Rhode Island Black Storytellers’ (RIBS) annual event welcomes in its 16thyear as the state’s premier, longest-running and only black storytelling festival: Funda Fest
I have been on both sides of the stage with Funda Fest as both a performer and an audience member, and I have to say the sheer power of this viva voce marvel is guaranteed to move you. Stretching across the state, caravaning in the week of January 19 through January 26 will be 10 of the most heartfelt and exciting storytellers you could possibly ever want to be responsible for your unguarded imagination.
Along with favorites Teju Ologboni from Milwaukee, Grammy nominated Christylez (pronounced Chris Styles) Bacon, and renowned storyteller Eshu Bumpers, making their debut appearance in the state and headlining the festival will be will be the performance duo of In the Spirit (vocalist Glenda Zahra Baker and storyteller Emily Hooper Lansana) along with the celebrated cast of the Rhode Island Black Storytellers.
More than 20 years ago, Emily Hooper Lansana and Glenda Zahra Baker came together to form Performance Duo: In the Spirit. They have developed an extensive repertoire of stories that carry us on enthralling journeys. Each performance celebrates the power of the word to connect, uplift and transform. Their interactive, spirit-filled stories and songs engage audiences in a memorable, soulful way.
Highlights of their performance history include: The National Association of Black Storytellers Festival and Conference, The National Storytelling Festival, The Illinois Storytelling Festival, Dance Africa Chicago and a number of museums, community and educational institutions across the country.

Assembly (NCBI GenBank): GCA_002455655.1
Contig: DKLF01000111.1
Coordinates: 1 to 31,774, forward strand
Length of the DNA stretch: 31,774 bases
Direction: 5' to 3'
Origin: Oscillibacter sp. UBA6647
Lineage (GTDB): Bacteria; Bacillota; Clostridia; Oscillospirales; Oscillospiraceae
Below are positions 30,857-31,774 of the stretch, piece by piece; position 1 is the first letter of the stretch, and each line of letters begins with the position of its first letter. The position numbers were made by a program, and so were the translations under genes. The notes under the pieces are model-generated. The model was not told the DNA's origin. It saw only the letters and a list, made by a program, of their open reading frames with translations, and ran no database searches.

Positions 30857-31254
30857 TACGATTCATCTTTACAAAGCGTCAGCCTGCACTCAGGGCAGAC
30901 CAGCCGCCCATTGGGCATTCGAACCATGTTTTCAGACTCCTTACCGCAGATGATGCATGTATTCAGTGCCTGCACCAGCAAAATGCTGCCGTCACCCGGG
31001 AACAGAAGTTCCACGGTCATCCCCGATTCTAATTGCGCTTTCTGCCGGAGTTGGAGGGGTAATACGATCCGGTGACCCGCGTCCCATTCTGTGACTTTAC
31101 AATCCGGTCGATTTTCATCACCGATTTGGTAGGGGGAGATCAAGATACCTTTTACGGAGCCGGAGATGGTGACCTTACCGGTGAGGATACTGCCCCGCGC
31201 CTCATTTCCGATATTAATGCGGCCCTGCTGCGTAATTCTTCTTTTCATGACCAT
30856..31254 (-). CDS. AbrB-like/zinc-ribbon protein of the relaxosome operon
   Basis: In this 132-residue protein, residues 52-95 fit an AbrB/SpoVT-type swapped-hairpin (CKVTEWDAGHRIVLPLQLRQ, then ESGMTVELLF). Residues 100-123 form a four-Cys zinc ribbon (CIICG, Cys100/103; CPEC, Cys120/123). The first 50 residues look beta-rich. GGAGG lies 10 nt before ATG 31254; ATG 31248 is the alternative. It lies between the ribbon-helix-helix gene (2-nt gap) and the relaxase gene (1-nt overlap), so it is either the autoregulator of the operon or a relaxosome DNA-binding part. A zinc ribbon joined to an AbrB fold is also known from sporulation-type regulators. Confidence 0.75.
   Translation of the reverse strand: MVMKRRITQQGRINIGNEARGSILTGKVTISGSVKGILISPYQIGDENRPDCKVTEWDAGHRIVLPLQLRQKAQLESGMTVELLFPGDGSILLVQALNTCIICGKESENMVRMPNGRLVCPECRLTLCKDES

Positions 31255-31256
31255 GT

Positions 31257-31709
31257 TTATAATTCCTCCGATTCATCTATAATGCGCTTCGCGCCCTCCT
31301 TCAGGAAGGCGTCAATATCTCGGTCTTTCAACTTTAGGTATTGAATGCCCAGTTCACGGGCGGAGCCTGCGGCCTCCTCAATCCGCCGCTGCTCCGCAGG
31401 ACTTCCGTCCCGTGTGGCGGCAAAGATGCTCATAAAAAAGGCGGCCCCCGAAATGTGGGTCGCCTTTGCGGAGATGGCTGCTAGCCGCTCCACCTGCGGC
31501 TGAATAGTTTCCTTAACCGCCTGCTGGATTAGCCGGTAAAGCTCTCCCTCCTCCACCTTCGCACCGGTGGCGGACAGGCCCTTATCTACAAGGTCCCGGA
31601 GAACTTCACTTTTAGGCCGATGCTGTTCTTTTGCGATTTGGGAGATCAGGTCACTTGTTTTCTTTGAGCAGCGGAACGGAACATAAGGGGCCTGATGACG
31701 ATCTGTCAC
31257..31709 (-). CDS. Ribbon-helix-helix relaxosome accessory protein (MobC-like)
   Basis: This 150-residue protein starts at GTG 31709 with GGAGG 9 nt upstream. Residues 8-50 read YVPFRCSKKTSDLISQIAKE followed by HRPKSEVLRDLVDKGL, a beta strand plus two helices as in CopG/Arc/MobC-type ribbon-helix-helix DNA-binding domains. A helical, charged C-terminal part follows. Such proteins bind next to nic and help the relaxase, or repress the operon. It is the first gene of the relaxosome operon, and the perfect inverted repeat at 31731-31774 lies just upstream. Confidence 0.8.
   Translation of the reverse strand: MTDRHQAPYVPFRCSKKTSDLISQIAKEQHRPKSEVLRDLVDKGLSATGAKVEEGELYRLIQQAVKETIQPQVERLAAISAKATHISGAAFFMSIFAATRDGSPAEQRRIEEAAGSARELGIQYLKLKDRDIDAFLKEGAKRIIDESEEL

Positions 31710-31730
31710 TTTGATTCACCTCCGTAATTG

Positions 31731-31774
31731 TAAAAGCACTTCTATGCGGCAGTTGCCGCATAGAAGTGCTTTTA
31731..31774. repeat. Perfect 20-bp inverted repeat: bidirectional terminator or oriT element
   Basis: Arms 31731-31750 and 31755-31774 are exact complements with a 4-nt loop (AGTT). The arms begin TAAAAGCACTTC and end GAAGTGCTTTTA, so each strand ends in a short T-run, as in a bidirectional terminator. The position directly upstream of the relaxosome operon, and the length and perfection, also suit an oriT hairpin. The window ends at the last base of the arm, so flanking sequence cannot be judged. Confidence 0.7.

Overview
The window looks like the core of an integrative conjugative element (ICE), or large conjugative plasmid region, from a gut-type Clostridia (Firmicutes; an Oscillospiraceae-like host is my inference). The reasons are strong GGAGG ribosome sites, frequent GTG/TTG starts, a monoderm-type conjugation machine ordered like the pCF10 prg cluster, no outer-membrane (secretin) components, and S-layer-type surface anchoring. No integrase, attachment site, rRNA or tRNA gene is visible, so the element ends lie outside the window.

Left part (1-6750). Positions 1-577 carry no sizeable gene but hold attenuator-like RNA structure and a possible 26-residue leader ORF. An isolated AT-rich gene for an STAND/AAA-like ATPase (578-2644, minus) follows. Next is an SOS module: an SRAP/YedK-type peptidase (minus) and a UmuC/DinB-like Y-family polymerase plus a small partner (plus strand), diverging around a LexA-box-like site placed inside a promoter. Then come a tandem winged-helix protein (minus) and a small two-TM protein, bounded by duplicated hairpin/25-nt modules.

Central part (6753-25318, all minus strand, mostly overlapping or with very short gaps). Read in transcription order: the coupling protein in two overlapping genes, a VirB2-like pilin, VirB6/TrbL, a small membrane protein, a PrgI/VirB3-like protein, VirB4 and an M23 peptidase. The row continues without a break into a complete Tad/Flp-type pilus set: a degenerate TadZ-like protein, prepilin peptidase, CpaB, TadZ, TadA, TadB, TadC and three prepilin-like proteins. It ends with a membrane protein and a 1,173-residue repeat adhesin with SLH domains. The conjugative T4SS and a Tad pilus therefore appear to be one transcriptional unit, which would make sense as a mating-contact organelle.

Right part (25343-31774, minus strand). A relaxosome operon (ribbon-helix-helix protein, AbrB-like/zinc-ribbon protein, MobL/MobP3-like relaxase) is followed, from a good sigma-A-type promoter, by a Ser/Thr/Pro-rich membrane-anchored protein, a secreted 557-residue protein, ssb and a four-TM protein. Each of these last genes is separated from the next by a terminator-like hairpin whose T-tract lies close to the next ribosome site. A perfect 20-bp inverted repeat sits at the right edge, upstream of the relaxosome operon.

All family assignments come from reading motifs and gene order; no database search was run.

I first witnessed this production in 2006, when the featured performers hailed from New Orleans, in support of the tragedy that happened there. The night totally changed my perception of storytelling. The orator’s voice connected everyone in the room until in the silence was weaved a people quilt held together by the single thread of the storyteller’s voice. This is not just for bedtime; because of the magic and level of coziness crafted by orator after orator, by the end of the evening a village was molded from the raw clay of strangers. Now seven years later I can say the momentum has not let up. Year after year I have been thoroughly inspired and I can’t wait to see the gifts brought by Funda 16
I asked Valerie what was the impetus that sparked Funda Fest (Funda meaning to teach and to learn in Zulu and KiSwahili) 16 years ago. “In 1999, The Rhode Island Foundation had an initiative to celebrate black arts and artists in Rhode Island. For years previous to that, RIBS would travel every year to the National Association of Black Storytellers Festival (NABS) and a group pondered having such a thing in Rhode Island.” she said. Storytelling is how we inspire blacks to tell our story in all the dimensions of being human. It’s what gives us hope, and what makes us black while bringing a broader image of being black. She finished.
For full festival Information, join Rhode Island Black Storytellers on Facebook or check the website at www.ribsfest.org